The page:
Now put sets of pairs together and get them to repeat the exercise - again in one minute

Put groups of four together and repeat the activity

Once you have three larger groups left with their rankings, write up their top three ranked issues on the board

If the rankings are different, then get the students to vote individually on which of the three is the one they personally think is most significant, second most significant and third most significant

In plenary, ask the students if they think this way of identifying needs and issues is a useful way to prioritise significant issues. Is it fair? Is there a more effective way to do it? The idea is to get them to think critically about process, as well as outcome. They may have noted that for some people a particular issue may be far more emotive or important than others. For example, girls who know that there are literally millions of other girls around the world who are out of school may feel that girls' education is the most important issue, whereas a student who is passionate about conservation may insist that loss of biodiversity is the most important problem. It is not important if they do not reach consensus in the end. What is important is that they are increasing their awareness of the complexity of global issues, and starting to form their own ideas about what is important and perhaps how they may like to get involved in addressing it

 

 What's in the News

 (8 minutes)

The media plays a critical role in the types of information that individuals access, and the kinds of topics and issues they read, learn and form opinions about. It is a widely known fact that social media sites such as Facebook use algorithms to present suggested content to users that matches the kind of material they demonstrate a preference for through their personal browsing activity. This means that if you use a social media site as your primary medium for interacting with the world, there are literally millions of issues that you would never know about - because your newsfeed is tailored to the (potentially narrow) range of topics that you already know about

Working with media sources is a way to develop students' awareness of bias in reporting and to think critically about the role of media in connecting the world and how they respond to issues they read about. How are their opinions formed? You have the opportunity to develop their metacognition - their thinking about how they think. Students should also become aware that media companies may be privately owned, or serve the agendas of shareholders. This introduces an element of bias into reporting. They can reflect on these issues when they access media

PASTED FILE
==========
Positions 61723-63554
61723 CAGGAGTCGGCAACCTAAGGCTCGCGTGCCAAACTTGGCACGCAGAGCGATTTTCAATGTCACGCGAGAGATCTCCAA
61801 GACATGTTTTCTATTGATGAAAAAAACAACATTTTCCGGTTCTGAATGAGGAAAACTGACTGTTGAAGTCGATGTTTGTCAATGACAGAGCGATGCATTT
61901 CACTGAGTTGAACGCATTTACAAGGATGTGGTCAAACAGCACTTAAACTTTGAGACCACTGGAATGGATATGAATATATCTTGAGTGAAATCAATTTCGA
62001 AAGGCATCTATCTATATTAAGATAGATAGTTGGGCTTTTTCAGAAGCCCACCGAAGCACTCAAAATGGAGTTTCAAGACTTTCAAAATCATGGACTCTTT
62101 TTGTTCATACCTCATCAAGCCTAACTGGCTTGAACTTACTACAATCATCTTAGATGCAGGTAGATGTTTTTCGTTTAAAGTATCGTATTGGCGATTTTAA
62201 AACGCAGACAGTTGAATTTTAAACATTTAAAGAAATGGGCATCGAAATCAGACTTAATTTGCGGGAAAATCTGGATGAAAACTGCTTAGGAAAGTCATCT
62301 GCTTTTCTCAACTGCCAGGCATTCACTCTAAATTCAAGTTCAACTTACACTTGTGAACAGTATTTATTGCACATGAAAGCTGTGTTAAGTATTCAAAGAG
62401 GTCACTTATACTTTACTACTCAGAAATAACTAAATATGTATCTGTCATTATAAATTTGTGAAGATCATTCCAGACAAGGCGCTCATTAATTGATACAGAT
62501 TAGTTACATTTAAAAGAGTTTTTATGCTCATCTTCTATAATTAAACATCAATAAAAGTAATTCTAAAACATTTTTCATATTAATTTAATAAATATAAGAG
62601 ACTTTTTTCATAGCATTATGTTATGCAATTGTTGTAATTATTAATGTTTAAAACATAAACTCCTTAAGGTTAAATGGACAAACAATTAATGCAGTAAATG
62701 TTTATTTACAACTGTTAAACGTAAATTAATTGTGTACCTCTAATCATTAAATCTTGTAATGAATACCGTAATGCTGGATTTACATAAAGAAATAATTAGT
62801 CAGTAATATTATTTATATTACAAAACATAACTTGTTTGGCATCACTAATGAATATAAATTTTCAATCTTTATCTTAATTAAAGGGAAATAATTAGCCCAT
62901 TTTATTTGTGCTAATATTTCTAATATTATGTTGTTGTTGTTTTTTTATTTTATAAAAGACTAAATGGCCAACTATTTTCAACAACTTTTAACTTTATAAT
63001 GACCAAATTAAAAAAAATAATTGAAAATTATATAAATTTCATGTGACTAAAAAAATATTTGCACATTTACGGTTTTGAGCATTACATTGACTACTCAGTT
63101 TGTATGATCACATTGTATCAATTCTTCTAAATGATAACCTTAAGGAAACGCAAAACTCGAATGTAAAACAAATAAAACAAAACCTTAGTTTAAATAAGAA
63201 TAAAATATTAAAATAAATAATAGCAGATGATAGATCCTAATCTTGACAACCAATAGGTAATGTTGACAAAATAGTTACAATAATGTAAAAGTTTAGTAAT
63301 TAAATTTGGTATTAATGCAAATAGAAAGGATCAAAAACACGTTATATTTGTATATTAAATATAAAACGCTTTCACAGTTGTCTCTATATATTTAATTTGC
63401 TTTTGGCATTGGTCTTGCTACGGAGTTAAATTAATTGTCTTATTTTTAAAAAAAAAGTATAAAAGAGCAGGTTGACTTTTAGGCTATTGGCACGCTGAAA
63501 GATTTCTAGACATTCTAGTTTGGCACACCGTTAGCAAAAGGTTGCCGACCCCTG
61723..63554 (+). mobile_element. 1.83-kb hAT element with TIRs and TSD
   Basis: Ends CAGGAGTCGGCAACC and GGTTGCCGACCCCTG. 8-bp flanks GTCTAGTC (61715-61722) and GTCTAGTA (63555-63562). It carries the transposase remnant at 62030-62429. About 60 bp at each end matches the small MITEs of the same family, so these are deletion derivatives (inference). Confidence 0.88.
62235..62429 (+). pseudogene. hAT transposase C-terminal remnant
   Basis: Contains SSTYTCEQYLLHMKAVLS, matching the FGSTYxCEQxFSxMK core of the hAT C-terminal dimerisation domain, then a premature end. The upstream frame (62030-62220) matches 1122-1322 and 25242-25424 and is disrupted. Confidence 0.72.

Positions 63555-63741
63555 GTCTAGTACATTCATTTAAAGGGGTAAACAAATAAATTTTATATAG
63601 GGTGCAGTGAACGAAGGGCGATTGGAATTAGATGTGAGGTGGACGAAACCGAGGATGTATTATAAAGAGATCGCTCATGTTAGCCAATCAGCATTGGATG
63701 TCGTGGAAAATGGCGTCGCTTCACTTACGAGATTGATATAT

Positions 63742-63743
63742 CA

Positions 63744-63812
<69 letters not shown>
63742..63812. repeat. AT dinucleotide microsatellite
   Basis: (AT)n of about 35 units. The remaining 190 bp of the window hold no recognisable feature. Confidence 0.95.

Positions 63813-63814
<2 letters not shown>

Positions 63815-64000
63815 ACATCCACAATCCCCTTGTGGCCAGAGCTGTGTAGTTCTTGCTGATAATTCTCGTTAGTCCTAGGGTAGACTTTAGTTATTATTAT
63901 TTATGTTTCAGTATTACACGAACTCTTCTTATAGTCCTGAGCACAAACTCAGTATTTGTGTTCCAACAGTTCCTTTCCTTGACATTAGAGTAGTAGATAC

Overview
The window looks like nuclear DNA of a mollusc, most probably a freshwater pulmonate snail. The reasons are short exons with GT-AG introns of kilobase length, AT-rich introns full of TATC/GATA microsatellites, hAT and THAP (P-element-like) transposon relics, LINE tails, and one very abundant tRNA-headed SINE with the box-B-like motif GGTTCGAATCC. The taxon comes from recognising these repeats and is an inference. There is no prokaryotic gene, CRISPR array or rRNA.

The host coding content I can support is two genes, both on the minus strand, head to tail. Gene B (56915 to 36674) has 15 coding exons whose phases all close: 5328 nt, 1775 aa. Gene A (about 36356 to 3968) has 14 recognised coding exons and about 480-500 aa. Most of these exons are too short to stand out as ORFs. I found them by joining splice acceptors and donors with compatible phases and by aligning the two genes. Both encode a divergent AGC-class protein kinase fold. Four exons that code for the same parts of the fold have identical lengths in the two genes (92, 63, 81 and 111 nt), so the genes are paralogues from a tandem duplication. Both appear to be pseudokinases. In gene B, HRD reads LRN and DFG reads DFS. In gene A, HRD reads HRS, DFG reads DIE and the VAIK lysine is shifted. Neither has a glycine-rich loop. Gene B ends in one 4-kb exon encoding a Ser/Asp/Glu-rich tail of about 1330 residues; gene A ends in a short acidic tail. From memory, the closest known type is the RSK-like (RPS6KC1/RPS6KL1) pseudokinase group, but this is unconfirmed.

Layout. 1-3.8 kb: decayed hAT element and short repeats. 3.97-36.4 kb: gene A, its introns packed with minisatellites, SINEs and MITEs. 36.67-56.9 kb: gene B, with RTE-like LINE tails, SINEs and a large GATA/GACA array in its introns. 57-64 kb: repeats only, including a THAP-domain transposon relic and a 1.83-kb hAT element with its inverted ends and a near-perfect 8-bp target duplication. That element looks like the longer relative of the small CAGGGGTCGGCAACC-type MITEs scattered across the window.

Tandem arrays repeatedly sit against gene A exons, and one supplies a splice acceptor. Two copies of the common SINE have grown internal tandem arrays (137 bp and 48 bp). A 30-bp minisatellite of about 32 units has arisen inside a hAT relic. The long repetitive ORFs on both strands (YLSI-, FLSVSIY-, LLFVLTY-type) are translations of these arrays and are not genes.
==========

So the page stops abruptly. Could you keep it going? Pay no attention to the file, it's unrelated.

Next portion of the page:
Scanning the news: Let the students use their devices to access today's news on any three different news sites, for example, Gulf News, Khaleej Times, The New York Times, etc. They can do this pairs. Tell them to identify, from scanning headlines, how many times global issues that they identified in class are mentioned in the 'world' or 'global' news headlines. They can do the same for a search filter of one week if they have enough time

You can differentiate this activity by asking students to type one or two of the keywords from the board into the search option for each site and note what headlines come up. As extension for stronger students, you can ask them to identify differences in how the issues are presented across different sites. For example, is there a regional focus? Is there a human rights focus? Is there an economic focus

Conclude the activity by letting students give some feedback in a one minute plenary. Or, you can ask them to answer the question: to what extent do the media influence our perception about the global issues of our time? Some students may even use the term 'fake news! You can get them to reflect on this as a homework activity

 

شارك الملف

أنا ربوت